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Light on their feet: The world of a contemporary ballerina

Light on their feet: The world of a contemporary ballerina

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She hears it as she's waiting in the wings: the murmuring of the audience, the sudden rustle of settling in as the house lights dim. In the breathless quiet before the curtain rises, her heart races a little even as she wills it to be still.

The music from the pit swells, the curtain rises. A deep breath, arms poised, she rises en pointe and advances feather-light to the footlights.

It is the moment ballerina Kristy Victor has dreamed of for most of her 28 years.

It is not the first such moment. Since the age of 3 she has practiced dance at the Indiana Ballet Theatre IBT), the brainchild of founder and director Gloria Tuohy. And while dance is in Tuohy’s heart and soul and directs the course of her career, Tuohy is realistic about expectations — hers and her dancers’.

Ballerina Kristy Victor, for example, is a full-time oncology nurse. Tuohy explains, “Ballerinas have to be very versatile, to be able teach or to do some other work in addition to dance, because many can’t just survive on ballet alone.” She adds that much of today’s choreography is upbeat and contemporary, leaving even fewer roles available for ballet dancers.

“There are a lot of dancers who want to be ballerinas, so it’s really important to have good training. If the production is only looking for three dancers, you want stand out in the competition,” Tuohy says. Dancers are constantly auditioning, “In between, they have to live somehow.”

Tuohy says some of her dancers go to college, then come back to teach at IBT. Victor is one of them. She may not be a typical example, however, since her schedule would be daunting to many. In addition to her full-time job administering chemo and care to patients and teaching Mondays and Tuesdays at IBT in addition to lessons and performances, Victor is also a sales director for Mary Kay cosmetics; is a head cheerleader for National Cheerleaders Association; and dresses the part of a princess for Princess Parties.

“I have quite an active schedule,” says a cheerful Victor, who lives in Crown Point, Ind. “It’s long hours, but it’s all work I enjoy. Dancing is my real passion, my very favorite thing to do.” Victor is also in IBT’s six-member Chamber Ballet, whose members receive a stipend.

It’s a challenge finding time for rehearsals, such as for her role in the upcoming “The Nutcracker” Dec. 3 and 4 at the Radisson Star Plaza. “But when I step onstage, I want to know I’m at my best, to be part of a wonderful experience for people.”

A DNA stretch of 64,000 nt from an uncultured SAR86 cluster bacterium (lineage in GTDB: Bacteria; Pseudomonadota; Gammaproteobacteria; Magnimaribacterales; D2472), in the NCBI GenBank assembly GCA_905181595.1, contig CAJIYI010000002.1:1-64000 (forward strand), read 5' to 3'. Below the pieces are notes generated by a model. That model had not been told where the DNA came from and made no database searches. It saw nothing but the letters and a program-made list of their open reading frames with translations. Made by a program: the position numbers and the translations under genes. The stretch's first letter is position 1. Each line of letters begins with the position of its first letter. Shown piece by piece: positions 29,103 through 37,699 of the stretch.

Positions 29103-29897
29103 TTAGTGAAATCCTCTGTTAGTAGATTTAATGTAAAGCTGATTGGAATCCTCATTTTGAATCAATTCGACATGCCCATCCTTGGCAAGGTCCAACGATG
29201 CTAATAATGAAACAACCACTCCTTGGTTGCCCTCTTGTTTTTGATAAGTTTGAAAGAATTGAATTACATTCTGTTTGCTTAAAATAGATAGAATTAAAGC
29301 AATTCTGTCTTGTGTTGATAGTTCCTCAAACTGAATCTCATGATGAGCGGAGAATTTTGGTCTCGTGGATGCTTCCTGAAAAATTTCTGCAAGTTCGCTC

Married for a year in August, Victor says husband Conrad is always supportive and comes to all her performances.

Sara Eichmeier, 17 years old, knows what it is to get ready for a performance. “I think my family gets a little flustered by the amount of time it takes to prepare for a production, but they’re very happy I’ve found something I’m so passionate about.”

She found that passion early. Her grandmother tells her that even at 2 years old, Sara stood before a mirror and danced, so lessons began when she was 3. From then until she was 10 it was ballet, “mostly because (the IBT instructors) like to give you a really strong core in ballet technique; it helps you branch out in other styles.” At 10, she started modern ballet; at 13, jazz.

Sara dreams of becoming a ballerina as a career. She wants to graduate high school with academic honors, then go right into a ballet company, but is realistic enough to realize she needs to go to college, with Butler University her first choice. If for some reason performing dance doesn’t work out as a career, Sara says she’d want to teach it. She’s already teaching ballet to little ones at IBT and loves it.

For now, “When you’re up on stage in front of all those people performing ballet, you follow the role and it helps you enter a new world. You’re living a cool double life, on stage and off stage.”

Off stage she’s a Valparaiso High School student who sacrifices an active social life for dance. Every day except Friday (yes, Sundays, too), she’s at IBT. “The best part about training is how much responsibility and self-control you learn. Ballet is a very strict profession. In the long run, it helps you be the best person you can be.”

For Sara the biggest challenge is the discipline. “The audience can’t know if you’re in pain or tired or sick. If something goes wrong with the music you just have to roll with it and keep playing your part. You have to maintain that composure.”

Her favorite role so far was in “Sleeping Beauty.”

“As a kid, I always dreamed of playing the part of Aurora.” Did the reality measure up to her expectation? The teenager giggles. “Yes, it’s beautiful … you feel like a princess when you’re performing.”

In ballet, even princesses must be strong. “It takes endurance to hold yourself up on your toes. People think about the flexibility, to be able to put your foot at your head. But to hold it there, the strength is harder than the flexibility.”

Victor agrees. “(My age of) 28 is young, but you have to keep up on a daily basis. When a performance comes around, I’ll go in before work to get the rehearsal time in. If I can’t make it to the dance studio, I go to the gym.”

In her busy schedule there’s been no lack of friendships. “At IBT I’ve made a lot of great friends over the years. With two of them, Bailee Serocinki and Libby Evenhouse, we’ve formed a wonderful bond. They’ll be dancing with me in ‘Nutcracker.’”

Sara will perform as well. “For ‘Nutcracker,’ there are long hours, at the studio from 9 a.m. to 5 at night, so any kind of social life is kind of gone. Then there’s the expense — different pointe shoes, which are very expensive, and the clothes.

“But if you really love something you’ll do whatever it takes.”


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